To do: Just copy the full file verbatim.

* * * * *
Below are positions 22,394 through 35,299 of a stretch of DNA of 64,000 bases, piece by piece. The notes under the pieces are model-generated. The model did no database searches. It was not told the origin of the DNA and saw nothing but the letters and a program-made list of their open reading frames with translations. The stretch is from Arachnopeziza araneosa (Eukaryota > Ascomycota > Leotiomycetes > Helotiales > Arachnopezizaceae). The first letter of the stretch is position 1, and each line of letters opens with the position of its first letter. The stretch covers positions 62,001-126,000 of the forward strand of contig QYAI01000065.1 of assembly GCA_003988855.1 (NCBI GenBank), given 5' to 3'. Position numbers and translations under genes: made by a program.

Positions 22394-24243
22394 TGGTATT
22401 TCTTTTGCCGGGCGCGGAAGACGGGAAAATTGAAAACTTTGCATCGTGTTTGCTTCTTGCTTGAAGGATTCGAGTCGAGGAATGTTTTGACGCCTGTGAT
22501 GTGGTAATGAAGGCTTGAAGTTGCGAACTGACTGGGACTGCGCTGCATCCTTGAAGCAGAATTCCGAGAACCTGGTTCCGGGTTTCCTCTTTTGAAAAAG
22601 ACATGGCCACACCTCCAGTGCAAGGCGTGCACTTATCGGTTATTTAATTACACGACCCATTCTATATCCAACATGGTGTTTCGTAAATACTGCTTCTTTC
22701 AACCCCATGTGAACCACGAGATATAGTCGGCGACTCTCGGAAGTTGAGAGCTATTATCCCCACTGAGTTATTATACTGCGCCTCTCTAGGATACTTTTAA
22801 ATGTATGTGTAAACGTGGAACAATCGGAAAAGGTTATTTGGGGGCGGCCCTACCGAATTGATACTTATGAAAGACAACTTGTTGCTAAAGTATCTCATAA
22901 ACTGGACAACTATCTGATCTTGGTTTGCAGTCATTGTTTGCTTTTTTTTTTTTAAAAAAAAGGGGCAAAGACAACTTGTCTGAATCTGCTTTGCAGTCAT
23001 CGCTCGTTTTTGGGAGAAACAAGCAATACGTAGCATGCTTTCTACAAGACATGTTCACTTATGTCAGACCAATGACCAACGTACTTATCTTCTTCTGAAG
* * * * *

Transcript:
Below are positions 22,394 through 35,299 of a stretch of DNA of 64,000 bases, piece by piece. The notes under the pieces are model-generated. The model did no database searches. It was not told the origin of the DNA and saw nothing but the letters and a program-made list of their open reading frames with translations. The stretch is from Arachnopeziza araneosa (Eukaryota > Ascomycota > Leotiomycetes > Helotiales > Arachnopezizaceae). The first letter of the stretch is position 1, and each line of letters opens with the position of its first letter. The stretch covers positions 62,001-126,000 of the forward strand of contig QYAI01000065.1 of assembly GCA_003988855.1 (NCBI GenBank), given 5' to 3'. Position numbers and translations under genes: made by a program.

Positions 22394-24243
22394 TGGTATT
22401 TCTTTTGCCGGGCGCGGAAGACGGGAAAATTGAAAACTTTGCATCGTGTTTGCTTCTTGCTTGAAGGATTCGAGTCGAGGAATGTTTTGACGCCTGTGAT
22501 GTGGTAATGAAGGCTTGAAGTTGCGAACTGACTGGGACTGCGCTGCATCCTTGAAGCAGAATTCCGAGAACCTGGTTCCGGGTTTCCTCTTTTGAAAAAG
22601 ACATGGCCACACCTCCAGTGCAAGGCGTGCACTTATCGGTTATTTAATTACACGACCCATTCTATATCCAACATGGTGTTTCGTAAATACTGCTTCTTTC
22701 AACCCCATGTGAACCACGAGATATAGTCGGCGACTCTCGGAAGTTGAGAGCTATTATCCCCACTGAGTTATTATACTGCGCCTCTCTAGGATACTTTTAA
22801 ATGTATGTGTAAACGTGGAACAATCGGAAAAGGTTATTTGGGGGCGGCCCTACCGAATTGATACTTATGAAAGACAACTTGTTGCTAAAGTATCTCATAA
22901 ACTGGACAACTATCTGATCTTGGTTTGCAGTCATTGTTTGCTTTTTTTTTTTTAAAAAAAAGGGGCAAAGACAACTTGTCTGAATCTGCTTTGCAGTCAT
23001 CGCTCGTTTTTGGGAGAAACAAGCAATACGTAGCATGCTTTCTACAAGACATGTTCACTTATGTCAGACCAATGACCAACGTACTTATCTTCTTCTGAAG